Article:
Most of the exhibits are breathtaking. In Europe, where the distances are shorter and the challenges are bite-sized, food innovations are stunning and at the Expo you can see what our food world might look like in 2050. For example, the Coop Market of Italy built a digital supermarket on the fairgrounds. If you want some apples for a snack, you can go to the market, and while you put them into your basket, you can read all about your apples and see who grew them, how they grew them, how the apples traveled to the market, the size of their carbon footprint, their full nutritional analysis, and suggested uses. All this data is stunningly displayed in real-time overhead as you move through the wide aisles. If ever you could imagine how big data might be merged and displayed to create a new transparency of the food system, this moment is telling.
The implications of a convergence of Big Data and Big Food are just beginning to emerge. At the Institute for Food Technologists conference this month futurist Mike Walsh said, “The era of big data will impact not just the production, processing, and distribution of food, but the way that business leaders make decisions.” Seems that your Instagram photos, tweets, healthy metrics, and POS data will shape the our future food system. The data/food mashup will give a digital expression to Anthelme Brillat-Savarin’s infamous statement in 1826, “Tell me what you eat, and I will tell you what you are.”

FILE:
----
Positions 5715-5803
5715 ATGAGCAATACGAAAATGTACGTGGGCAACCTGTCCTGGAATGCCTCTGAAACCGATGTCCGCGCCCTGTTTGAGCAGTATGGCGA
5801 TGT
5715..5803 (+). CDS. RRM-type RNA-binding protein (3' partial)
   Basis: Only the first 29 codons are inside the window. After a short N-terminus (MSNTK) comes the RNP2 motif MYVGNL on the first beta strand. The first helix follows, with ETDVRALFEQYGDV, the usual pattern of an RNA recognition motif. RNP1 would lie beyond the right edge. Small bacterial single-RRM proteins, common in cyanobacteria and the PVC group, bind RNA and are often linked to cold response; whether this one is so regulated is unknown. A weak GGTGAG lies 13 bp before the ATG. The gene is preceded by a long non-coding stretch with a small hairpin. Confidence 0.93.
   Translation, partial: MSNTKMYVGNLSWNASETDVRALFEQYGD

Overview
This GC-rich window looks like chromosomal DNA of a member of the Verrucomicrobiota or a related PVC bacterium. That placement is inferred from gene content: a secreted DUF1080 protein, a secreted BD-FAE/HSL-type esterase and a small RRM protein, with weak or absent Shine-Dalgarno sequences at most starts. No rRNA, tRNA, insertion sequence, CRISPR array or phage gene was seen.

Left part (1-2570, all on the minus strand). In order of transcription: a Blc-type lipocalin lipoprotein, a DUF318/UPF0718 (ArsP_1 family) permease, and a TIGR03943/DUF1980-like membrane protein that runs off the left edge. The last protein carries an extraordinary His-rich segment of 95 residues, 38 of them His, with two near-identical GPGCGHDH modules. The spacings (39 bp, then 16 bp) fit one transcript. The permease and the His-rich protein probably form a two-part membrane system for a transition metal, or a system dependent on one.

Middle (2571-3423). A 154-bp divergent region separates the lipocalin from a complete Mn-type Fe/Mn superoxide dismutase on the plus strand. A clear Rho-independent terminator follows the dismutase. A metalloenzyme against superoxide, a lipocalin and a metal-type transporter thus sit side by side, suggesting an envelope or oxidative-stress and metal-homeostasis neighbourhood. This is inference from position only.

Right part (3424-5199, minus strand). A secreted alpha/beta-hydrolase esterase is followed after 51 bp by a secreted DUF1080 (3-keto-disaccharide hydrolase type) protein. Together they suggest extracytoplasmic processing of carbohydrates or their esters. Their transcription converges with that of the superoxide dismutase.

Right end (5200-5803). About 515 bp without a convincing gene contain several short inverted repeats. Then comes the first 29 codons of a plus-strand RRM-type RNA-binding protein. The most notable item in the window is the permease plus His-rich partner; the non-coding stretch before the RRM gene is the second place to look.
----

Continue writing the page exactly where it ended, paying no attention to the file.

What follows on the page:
Other examples of how Big Data will shape an emerging personalized food system is at the McDonald’s exhibit. The new order entry kiosks make the fast food industry minimum wage debate somehow irrelevant. You can watch families crowd around the kiosks while they personalize their hamburgers, adding lettuce and gluten free options as they enter their own orders. A lone McDonald’s staff member stood by a checkout register, the last man standing in the world of mobile payment systems.
A mobile warehouse will deliver your bottle of water that you can sip while watching a mockup of a smart kitchen. The multiple displays and kitchen robots show how your future kitchen may integrate data gathered from your biometric tracking device to design personal food. Your smart kitchen will enable you a comfortable amount of work for you to do with your owns hands with ingredients taken from your pantry inventory that is connected to an online ordering system, connected to the local grocery delivery warehouse. Lots of imagination went into this display. The Expo has a number of displays that take the discussions at the growing number of food-related conferences into the prototyping stage.
The Milan Expo 2015, the international worlds fair with a food theme, brings home the importance of seeing our work in a global context. Innovation outside of the US is alive, fast-moving, and in some ways, ahead of our food innovators. Since countries outside the US, particularly those in Africa and Europe, operate within smaller jurisdictions, they are able to operate without the complexities of multi-state landscapes. That said, the exhibits in Milan are provocative and suggest an integrated, technology-based food system. The Expo was a reminded to think of our work in a global context. Startups and stories need connections to the rest of the world. The next fair, Expo 2017, will be held in Astana, Kazakhstan. Energy is the theme, food served at the fair will be all organic, they say.